Emerging Technologies

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IGF 2018 LIGHTNING SESSION #21 From Open data to open government for a better governance: the case of French policies

Etalab is the French State task force for open data and open government. Through this mandate, the French State has made the choice of opening public data and public algorithm as a fundamental principle for improving its government policies and actions. This lightning session will aim at presenting the French open data and open algorithm policies, and its on going work on data and algorithms, and how it contributes to a more open global governance.


IGF 2018 LIGHTNING SESSION #14 How blockchain can impact the Internet

Despite the fact that almost ten years have passed since blockchain was introduced by bitcoin, the technology remains mysterious to many people particularly in understanding how it could impact the Internet and its future. In this session, we highlight some key attributes that make blockchain standout compared to any earlier database technology and how this may in fact disrupt traditional banking, real estate, media, and a host of other sectors.

IGF 2018 LIGHTNING SESSION #3 Emerging Technologies and Rights Future


- Title:  Emerging Technologies and Rights Future

- Organizer(s): Dynamic Coalition IRPC 

- Chair/Moderator: Hanane Boujemi 

- Rapporteur/Notetaker: Minda Moreira

- List of speakers and their institutional affiliations (Indicate male/female/ transgender male/ transgender female/gender variant/prefer not to answer):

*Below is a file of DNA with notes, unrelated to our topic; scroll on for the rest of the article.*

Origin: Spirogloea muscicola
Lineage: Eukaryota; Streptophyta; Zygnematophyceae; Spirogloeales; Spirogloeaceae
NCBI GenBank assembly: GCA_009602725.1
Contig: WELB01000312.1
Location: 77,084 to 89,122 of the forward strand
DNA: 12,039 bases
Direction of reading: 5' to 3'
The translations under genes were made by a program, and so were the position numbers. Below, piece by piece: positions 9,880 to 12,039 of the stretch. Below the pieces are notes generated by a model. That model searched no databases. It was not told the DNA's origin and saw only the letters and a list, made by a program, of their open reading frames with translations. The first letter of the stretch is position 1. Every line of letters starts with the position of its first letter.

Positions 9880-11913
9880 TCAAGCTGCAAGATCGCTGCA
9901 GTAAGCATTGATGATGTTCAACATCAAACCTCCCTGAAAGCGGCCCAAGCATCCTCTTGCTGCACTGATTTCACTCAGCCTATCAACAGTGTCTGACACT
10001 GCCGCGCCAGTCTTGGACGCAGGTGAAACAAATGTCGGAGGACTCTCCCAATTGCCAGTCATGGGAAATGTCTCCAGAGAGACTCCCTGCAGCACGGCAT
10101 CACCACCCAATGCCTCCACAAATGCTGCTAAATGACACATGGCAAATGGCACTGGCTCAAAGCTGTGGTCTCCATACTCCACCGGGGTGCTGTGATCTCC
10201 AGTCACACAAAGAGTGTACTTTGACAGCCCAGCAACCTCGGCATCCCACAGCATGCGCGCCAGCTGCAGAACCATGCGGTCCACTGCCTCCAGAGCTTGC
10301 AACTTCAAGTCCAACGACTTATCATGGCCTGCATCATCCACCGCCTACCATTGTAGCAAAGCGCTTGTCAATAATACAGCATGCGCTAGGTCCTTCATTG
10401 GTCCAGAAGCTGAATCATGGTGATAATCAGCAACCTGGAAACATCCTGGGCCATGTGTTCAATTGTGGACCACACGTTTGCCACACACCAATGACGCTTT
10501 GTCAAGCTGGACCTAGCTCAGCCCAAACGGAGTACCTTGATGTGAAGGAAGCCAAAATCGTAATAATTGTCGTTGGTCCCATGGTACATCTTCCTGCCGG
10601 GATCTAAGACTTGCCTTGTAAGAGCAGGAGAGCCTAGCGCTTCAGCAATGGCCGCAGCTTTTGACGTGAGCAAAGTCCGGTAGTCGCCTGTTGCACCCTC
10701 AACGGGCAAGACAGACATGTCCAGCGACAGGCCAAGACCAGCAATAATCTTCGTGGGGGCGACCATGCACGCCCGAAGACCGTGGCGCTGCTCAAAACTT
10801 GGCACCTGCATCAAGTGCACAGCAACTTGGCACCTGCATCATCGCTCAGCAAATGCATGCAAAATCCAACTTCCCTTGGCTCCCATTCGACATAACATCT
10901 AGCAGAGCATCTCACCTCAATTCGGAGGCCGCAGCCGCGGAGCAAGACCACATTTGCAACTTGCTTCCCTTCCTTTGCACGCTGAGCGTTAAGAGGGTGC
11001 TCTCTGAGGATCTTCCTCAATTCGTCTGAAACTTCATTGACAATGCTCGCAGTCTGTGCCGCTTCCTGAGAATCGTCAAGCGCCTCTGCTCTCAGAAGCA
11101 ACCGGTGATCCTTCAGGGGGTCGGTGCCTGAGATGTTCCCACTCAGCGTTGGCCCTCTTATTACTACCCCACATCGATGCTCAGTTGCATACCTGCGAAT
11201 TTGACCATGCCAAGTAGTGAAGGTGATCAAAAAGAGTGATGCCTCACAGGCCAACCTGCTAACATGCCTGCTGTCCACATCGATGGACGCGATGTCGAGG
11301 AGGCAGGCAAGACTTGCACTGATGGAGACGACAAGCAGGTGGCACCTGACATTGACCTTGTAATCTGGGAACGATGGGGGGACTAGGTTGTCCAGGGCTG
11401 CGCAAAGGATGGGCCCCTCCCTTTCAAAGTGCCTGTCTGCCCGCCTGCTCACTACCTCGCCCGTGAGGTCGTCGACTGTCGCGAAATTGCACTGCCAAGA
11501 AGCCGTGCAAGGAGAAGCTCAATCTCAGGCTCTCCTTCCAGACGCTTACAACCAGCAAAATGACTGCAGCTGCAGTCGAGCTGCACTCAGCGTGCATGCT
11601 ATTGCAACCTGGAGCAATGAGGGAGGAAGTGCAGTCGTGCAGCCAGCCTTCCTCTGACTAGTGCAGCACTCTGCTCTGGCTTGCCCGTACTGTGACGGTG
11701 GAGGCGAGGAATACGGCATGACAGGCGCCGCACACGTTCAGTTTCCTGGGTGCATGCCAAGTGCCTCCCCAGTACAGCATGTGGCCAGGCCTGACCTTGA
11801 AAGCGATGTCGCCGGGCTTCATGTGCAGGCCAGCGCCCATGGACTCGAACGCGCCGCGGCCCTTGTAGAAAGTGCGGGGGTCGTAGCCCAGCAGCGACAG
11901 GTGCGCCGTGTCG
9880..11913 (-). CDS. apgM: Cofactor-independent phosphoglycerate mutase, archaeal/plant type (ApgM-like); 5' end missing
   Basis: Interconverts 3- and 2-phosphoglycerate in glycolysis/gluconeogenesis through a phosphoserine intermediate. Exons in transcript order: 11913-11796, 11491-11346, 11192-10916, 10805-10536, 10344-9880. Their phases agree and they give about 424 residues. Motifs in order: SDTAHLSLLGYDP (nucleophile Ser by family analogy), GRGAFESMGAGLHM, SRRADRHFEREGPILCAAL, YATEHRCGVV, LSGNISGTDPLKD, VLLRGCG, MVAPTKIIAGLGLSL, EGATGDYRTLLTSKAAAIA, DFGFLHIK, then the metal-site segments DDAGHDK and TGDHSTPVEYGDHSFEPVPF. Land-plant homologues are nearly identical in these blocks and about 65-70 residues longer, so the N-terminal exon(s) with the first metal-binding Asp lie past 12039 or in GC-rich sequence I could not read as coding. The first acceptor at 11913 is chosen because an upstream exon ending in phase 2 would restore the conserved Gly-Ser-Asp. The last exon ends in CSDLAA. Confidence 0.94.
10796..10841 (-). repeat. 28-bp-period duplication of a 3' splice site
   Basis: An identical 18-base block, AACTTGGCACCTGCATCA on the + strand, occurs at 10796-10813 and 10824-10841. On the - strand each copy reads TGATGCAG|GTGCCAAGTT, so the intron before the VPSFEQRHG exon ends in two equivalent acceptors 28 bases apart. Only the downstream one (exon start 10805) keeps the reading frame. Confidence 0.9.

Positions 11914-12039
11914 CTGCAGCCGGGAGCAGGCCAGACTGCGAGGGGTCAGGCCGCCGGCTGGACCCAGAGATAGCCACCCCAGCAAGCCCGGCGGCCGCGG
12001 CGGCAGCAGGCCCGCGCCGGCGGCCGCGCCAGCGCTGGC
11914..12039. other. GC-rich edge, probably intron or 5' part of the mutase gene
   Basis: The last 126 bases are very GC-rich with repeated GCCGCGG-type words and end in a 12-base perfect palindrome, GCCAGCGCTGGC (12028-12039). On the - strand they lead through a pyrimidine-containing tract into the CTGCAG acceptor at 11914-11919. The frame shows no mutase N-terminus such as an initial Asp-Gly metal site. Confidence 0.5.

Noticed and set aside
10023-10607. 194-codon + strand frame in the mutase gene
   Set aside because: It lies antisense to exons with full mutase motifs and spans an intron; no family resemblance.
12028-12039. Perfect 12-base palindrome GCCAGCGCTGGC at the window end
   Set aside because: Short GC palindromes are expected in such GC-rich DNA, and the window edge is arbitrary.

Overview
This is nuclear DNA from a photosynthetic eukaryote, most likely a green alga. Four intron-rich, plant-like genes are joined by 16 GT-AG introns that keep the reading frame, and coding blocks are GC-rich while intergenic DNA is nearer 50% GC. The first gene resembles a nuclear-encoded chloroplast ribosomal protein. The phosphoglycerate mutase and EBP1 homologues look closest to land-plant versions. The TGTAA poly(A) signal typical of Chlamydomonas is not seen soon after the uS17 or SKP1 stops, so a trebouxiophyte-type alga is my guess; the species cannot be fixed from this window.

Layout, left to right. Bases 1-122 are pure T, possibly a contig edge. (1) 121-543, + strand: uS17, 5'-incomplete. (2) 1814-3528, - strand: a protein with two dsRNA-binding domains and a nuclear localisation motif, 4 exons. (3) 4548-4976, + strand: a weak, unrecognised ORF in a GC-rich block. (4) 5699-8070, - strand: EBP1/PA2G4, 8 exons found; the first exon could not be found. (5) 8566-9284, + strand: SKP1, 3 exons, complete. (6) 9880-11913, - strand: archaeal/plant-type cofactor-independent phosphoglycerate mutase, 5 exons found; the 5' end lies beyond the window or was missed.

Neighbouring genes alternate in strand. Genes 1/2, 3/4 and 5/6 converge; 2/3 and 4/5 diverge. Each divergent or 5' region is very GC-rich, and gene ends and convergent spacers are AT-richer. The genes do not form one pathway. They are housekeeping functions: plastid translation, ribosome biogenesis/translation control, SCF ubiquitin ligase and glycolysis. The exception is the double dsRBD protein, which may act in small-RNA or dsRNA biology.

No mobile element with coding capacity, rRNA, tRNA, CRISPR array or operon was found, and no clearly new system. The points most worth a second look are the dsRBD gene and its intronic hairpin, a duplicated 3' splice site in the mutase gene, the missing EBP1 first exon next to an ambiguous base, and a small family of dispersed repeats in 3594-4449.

Sarah Moulton (female): Senior Technology Innovation Analyst- NDI (NGO)


IGF 2018 Report

“Emerging Technologies: Fostering benefits, managing risks through multistakeholder governance”

- Session Type: Panel discussion - Main Session

- Title: Emerging Technologies: Fostering benefits, managing risks through multistakeholder governance

- Date & Time: Monday, 12 November 2018, 10:00-11:20

- Organizer(s): Christoph Steck, Nataša Glavor, Wafa Dahmani, Raquel Gatto

IGF 2018 OF #21 What future for the Internet?

The Internet of the next decade will be built around the users. It will have to be a human centric Internet, an Internet of values, that ensure privacy and data control and a more inclusive, transparent and democratic digital environment for all.

The European Commission has launched the Next-Generation Internet initiative, aiming at designing this internet of values. To this end we have engaged all different stakeholders that will help us build the internet of the future: top innovators, startup and civil society.

IGF 2018 WS #427 AI will solve all problems. But can it?

Additional Speakers

Prof. Karen Yeung (Birmingham School & School of Computer Science)


Opening of the session by the co-organizers [5-10mins]

  • Fanny Hidvegi (Access Now)
  • Jan Gerlach (Wikimedia Foundation)
  • Charlotte Altenhöner-Dion (Council of Europe)
  • Nicolas Suzor (QUT Law School)


The opening introduction will be short, we will focus on explaining the format and invite all participants to actively contribute to the session. 


Small group discussions [50mins]

  • The four group leaders will kick off the group conversations which will facilitated by the main pros and cons that are prepared by the assigned speakers. There will be no traditional presentation but we might use one slide (or flipchart) for the pros and cons respectively. 
  • The participants of the groups will discuss each issue with the goal of preparing a short set of talking points for the debate in the second part of the workshop.


Debate [20-25mins]

  • The groups will reconvene into a short debate
  • selected representatives (not necessarily the original moderators) will present the outcome of the group discussion. 


Vote and closing of the session [5-10mins]

  • Instead of a win/lose vote on each issue, we will develop a range of confidence about the applicability of AI for each issue in the near term. 
  • Participants will express this range of confidence based on the small group discussion and the debate.